Chicago water meter program halted after testing reveals lead contamination
10 July 2019
Chicago’s mayor, Lori Lightfoot, has halted work on the installation of new water meters across the city after new rounds of water testing revealed significant lead contamination of drinking water in many homes. More than one out of every five homes with newly installed “smart” water meters were found to have spikes in lead in water.
The findings of significant levels of lead in Chicago’s water are not new. Officials have known for many years that the city has a serious lead contamination issue related to drinking water.
While most major water mains are being replaced, many homes in Chicago continue to access the water through old lead service lines. A joint study conducted on 32 homes by the Chicago Department of Water Management and the US Environmental Protection Agency (EPA) published in 2013 unequivocally stated, “Lead levels measured with sequential sampling were highest within the lead service lines, with maximum values more than four times higher than Chicago’s regulatory compliance results using a first-draw sampling protocol.”
Lead levels rise with water shutoffs for works like water meter installation. The homes with highest lead levels detected in the last two years are associated with known disturbances to the lead service lines, such as meter installation, service line leak repairs, auto-meter reader installation, and other work such as street excavations near water pipes.
A 2017 state law requires the city to provide notification to residents of lead exposure risks when repairing or working around service lines. However, when challenged by reporters on compliance with this regulation, the Chicago Water Department remained silent.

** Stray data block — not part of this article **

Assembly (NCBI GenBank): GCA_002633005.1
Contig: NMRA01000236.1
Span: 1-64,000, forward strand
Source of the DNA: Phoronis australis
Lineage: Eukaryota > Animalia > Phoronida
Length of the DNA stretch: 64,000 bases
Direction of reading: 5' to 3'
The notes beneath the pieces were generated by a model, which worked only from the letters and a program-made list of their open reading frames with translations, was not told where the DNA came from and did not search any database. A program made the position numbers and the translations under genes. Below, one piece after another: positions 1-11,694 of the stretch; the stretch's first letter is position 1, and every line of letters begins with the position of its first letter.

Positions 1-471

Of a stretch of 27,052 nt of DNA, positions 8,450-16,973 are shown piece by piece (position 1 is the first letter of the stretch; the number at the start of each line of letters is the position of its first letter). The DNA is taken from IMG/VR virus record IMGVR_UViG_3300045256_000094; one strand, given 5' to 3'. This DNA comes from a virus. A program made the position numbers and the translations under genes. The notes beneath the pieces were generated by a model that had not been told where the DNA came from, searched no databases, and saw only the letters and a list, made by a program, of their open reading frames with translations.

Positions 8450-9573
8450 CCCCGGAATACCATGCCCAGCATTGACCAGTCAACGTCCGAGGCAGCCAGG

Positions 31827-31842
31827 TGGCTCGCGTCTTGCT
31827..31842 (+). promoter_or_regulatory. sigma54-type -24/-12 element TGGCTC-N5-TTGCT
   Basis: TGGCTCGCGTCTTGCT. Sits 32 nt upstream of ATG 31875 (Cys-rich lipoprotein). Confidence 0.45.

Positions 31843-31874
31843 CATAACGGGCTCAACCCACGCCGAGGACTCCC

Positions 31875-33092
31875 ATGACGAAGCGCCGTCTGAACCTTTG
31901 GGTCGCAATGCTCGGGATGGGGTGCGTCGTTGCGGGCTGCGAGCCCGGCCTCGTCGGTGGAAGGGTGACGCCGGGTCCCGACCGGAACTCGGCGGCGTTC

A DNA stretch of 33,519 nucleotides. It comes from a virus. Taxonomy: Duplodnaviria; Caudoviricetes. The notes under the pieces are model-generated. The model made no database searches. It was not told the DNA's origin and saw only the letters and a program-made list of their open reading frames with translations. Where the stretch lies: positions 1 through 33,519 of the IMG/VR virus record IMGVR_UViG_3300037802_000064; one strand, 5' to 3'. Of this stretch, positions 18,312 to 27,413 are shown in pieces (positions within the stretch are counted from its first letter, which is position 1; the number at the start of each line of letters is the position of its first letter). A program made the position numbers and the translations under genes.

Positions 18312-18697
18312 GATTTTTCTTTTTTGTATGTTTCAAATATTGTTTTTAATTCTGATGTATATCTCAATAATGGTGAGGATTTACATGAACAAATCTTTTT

Previous Mayor Rahm Emanuel’s water commissioner, Randy Conner, and health commissioner, Dr. Julie Morita, only disclosed last year that a secret study conducted by the city in 2016 had revealed elevated lead levels in 51 out of 296 homes that had water meters installed. For more than five years, Emanuel and his aides had denied the existence of the widespread and serious lead problem that existed. The eventual revelation by his administration was made as part of a damage control campaign as revelations about the lead poisoning of Flint, Michigan, provoked national and international outrage.
According to the Chicago Tribune, Mayor Lightfoot halted the installation of water meters when a state appeals court revived a lawsuit filed in May 2019 on behalf of residents seeking to force the city to replace the lead access lines.
As of 2017, the city had tested 510 homes with 22 percent demonstrating elevated levels of lead concentration after meter installations. According to results from a spreadsheet posted on a Water Department website, one of the samples from a South Side home contained an astronomical 140 parts per billion (ppb).
In 2018, the Chicago Tribune documented results from hundreds of Chicagoans that had taken up the city’s offer to distribute free lead-testing kits. They found lead in the water in nearly 70 percent of the 2,797 homes tested. The tap water in 3 of every 10 homes had lead concentrations over the 5-ppb limit the FDA requires for bottled water.